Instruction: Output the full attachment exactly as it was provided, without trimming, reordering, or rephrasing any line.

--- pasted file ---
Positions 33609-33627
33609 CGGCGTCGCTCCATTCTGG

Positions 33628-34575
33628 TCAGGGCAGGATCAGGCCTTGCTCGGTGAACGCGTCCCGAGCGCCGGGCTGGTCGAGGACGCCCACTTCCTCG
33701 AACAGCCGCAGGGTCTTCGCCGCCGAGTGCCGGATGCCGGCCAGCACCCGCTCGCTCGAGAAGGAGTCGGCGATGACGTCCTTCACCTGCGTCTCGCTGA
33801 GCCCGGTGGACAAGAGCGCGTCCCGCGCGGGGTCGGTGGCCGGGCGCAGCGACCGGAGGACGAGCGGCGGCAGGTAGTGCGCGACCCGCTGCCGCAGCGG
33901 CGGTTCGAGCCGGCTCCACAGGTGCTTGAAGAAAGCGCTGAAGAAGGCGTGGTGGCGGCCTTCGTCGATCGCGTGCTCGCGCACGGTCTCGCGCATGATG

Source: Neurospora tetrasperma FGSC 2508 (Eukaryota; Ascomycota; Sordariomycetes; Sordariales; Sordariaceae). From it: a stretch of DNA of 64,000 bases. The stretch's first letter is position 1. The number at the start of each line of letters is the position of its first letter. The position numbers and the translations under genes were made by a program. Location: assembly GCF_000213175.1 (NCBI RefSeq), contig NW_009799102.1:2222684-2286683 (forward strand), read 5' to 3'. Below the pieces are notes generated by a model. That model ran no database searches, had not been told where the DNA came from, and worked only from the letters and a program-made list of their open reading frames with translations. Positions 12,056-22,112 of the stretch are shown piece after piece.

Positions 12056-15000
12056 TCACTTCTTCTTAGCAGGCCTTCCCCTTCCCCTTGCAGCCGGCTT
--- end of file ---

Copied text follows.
Positions 33609-33627
33609 CGGCGTCGCTCCATTCTGG

Positions 33628-34575
33628 TCAGGGCAGGATCAGGCCTTGCTCGGTGAACGCGTCCCGAGCGCCGGGCTGGTCGAGGACGCCCACTTCCTCG
33701 AACAGCCGCAGGGTCTTCGCCGCCGAGTGCCGGATGCCGGCCAGCACCCGCTCGCTCGAGAAGGAGTCGGCGATGACGTCCTTCACCTGCGTCTCGCTGA
33801 GCCCGGTGGACAAGAGCGCGTCCCGCGCGGGGTCGGTGGCCGGGCGCAGCGACCGGAGGACGAGCGGCGGCAGGTAGTGCGCGACCCGCTGCCGCAGCGG
33901 CGGTTCGAGCCGGCTCCACAGGTGCTTGAAGAAAGCGCTGAAGAAGGCGTGGTGGCGGCCTTCGTCGATCGCGTGCTCGCGCACGGTCTCGCGCATGATG

Source: Neurospora tetrasperma FGSC 2508 (Eukaryota; Ascomycota; Sordariomycetes; Sordariales; Sordariaceae). From it: a stretch of DNA of 64,000 bases. The stretch's first letter is position 1. The number at the start of each line of letters is the position of its first letter. The position numbers and the translations under genes were made by a program. Location: assembly GCF_000213175.1 (NCBI RefSeq), contig NW_009799102.1:2222684-2286683 (forward strand), read 5' to 3'. Below the pieces are notes generated by a model. That model ran no database searches, had not been told where the DNA came from, and worked only from the letters and a program-made list of their open reading frames with translations. Positions 12,056-22,112 of the stretch are shown piece after piece.

Positions 12056-15000
12056 TCACTTCTTCTTAGCAGGCCTTCCCCTTCCCCTTGCAGCCGGCTT